- In the literary sources, Etruscan women had the reputation of much greater freedom than other major groups in classical antiquity, a view that is overlaid by a moralistic comparison of Latin and Etruscan women from the perspective of Republican Rome. The archaeological evidence includes rich female burials from as early as the eighth to seventh century BC from Caere, Tarquinia, Vetulonia, Bologna, and elsewhere, even though the history of excavation has often precluded an independent biological identification of sex, using instead a cultural identification of gender. Reexamination of old excavations, such as that of the Regolini-Galassi tomb at Caere, has identified the association of a female with a rich personal outfit, the accumulation of precious materials, signs of the ancestor cult, symbols of power and feasting, and signs of the domestic cult. Such a burial is exceptional, but points to the potential achievement of some females. The most visible enhanced status of women is their presence in feasting or symposium contexts, where they have a presence as prominent as that of men. However, this emphasizes the relative power of women in the domestic sphere, whereas men appear to have dominated the scene in the public sphere.Moreover, there may be variations over time, from a series of prominent women in burials in the eighth and seventh centuries toward a statistically less dominant pattern from the sixth century BC. On this more statistical basis, the number (40) and proportion (20 percent) of chariot/cart burials associated with females indicates that the association of women with ideological power was more greatly concentrated in central Italy than in other regions of the peninsula. More specifically in Etruria, 19 out of 61 chariot burials where the sex is known (31 percent) belonged to women, ranging from 32 percent at Veii, to 38 percent at Vetulonia, to 21 percent at Marsiliana d’Albegna. A further indication of the relative importance of women is the presence of the matronymic (female name) in naming individuals. However, until the Hellenistic period, males were generally much more prominent in funerary contexts.Furthermore, the depiction of women takes the form of idealized, perhaps even passive, individuals to be gazed upon by male counterparts. Women are frequently coded in white, in the domestic shade, whereas men are coded a ruddy red, exposed to the open air. A common interpretation is that women were adorned to bolster the status of the men, in the most extreme cases adorning the male himself on the lid of the sarcophagus. A case can also be made that women showed their status by the exhibition of male symbols, most clearly in the case (above) where females are buried with male wheeled vehicles and other military accoutrements. There is also a case to be made that the distinction between male and female became more bounded and distinct over time, moving from fluid boundaries in the Orientalizing period, through increasing clarity in Archaic times, to profound differences in the Hellenistic period.Of the first names known from the Archaic period, only eleven out of 137 are female. At Orvieto in the sixth century BC, the names of men are disproportionately more prominent on the doors of tombs in the Crocifisso del Tufo cemetery. At Tarquinia, women appear to be underrepresented in the formal inhumations, although greater parity appears in the Hellenistic period. In the later Hellenistic period, another snapshot of relative female power is given by the relative presence of named female individuals in tombs; only in one instance at Tuscania does the proportion reach 50 percent, whereas the general proportion is 40 percent women to 60 percent men. It may be concluded that Etruscan women had a greater role than in many other contemporary Mediterranean societies, as suggested by many paired representations of men and women in tomb paintings and on sarcophagi, but that this power was still generally subordinate to that of men. The divine world of mythology also illustrates the prominence of women.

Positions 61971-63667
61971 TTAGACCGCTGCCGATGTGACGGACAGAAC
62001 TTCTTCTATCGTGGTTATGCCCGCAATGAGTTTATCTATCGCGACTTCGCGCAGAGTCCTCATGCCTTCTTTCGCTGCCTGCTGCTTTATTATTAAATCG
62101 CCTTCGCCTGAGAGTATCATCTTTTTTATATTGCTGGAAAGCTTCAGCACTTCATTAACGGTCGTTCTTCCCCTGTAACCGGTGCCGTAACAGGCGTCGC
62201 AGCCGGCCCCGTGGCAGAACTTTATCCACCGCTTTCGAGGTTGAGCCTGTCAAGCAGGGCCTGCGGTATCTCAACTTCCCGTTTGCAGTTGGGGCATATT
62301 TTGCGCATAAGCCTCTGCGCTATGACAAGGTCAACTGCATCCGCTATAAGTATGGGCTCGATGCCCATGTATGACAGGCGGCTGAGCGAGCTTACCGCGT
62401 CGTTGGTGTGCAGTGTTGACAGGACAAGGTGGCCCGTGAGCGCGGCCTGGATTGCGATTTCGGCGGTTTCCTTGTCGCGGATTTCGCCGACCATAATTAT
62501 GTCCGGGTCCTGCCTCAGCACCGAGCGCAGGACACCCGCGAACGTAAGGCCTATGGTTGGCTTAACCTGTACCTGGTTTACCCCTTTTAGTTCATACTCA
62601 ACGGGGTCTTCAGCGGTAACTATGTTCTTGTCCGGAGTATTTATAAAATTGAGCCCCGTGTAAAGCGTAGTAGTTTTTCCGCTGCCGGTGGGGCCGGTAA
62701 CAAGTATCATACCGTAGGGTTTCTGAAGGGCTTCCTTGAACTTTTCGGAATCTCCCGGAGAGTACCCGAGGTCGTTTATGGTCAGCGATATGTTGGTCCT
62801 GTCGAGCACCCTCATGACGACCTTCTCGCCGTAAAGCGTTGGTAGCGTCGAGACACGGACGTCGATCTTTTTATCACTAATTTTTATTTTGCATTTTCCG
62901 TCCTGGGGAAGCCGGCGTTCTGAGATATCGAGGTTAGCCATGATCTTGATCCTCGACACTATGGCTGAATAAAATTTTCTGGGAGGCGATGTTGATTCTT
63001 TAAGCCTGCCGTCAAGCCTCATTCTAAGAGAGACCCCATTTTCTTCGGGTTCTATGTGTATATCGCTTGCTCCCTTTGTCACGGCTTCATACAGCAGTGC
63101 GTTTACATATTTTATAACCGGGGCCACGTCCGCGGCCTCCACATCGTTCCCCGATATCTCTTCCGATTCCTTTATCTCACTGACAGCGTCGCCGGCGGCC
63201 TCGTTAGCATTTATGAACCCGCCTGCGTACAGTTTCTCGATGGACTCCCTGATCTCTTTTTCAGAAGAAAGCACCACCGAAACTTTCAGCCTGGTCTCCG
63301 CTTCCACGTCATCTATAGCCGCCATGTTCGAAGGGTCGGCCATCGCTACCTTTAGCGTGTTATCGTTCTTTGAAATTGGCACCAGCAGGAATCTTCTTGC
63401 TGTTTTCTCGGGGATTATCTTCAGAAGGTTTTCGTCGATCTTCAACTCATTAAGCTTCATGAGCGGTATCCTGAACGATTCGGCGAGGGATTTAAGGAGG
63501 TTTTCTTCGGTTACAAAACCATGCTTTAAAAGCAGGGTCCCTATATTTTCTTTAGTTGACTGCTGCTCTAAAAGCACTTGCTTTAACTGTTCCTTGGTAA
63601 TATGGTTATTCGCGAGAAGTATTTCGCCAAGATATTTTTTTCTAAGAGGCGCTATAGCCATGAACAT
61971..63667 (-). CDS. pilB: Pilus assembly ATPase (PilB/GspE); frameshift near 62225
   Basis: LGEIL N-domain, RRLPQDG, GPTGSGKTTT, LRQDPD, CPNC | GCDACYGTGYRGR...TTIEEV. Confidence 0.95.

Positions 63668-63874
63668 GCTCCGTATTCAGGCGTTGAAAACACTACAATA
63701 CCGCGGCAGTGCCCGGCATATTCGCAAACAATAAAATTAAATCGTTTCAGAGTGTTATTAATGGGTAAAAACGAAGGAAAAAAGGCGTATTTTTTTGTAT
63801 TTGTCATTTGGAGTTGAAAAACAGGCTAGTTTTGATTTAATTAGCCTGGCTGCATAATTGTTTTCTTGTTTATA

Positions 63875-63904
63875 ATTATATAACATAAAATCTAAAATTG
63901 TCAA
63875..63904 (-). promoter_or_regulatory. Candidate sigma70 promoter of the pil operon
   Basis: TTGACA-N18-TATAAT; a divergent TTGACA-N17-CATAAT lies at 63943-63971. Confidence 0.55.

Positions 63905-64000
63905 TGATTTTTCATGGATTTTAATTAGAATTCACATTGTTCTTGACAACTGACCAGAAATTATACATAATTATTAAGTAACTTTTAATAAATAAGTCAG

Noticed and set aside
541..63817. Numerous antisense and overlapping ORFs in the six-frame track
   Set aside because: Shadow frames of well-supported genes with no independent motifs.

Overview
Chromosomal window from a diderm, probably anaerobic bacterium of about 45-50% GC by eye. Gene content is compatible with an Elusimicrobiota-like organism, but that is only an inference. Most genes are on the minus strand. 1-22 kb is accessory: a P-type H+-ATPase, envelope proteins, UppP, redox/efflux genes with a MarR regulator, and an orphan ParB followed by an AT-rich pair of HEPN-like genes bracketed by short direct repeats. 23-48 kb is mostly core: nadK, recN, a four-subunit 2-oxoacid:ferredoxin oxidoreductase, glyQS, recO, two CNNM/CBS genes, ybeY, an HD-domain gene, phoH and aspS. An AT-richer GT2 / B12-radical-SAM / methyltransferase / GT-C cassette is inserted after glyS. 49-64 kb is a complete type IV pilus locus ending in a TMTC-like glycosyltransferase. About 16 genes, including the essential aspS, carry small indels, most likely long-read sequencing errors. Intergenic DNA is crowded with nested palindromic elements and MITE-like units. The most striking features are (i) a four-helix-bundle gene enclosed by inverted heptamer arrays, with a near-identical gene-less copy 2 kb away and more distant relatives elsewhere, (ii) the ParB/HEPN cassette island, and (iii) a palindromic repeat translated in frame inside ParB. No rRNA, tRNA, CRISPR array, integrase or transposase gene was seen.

Historical Dictionary of the Etruscans. Simon K. F. Stoddart.
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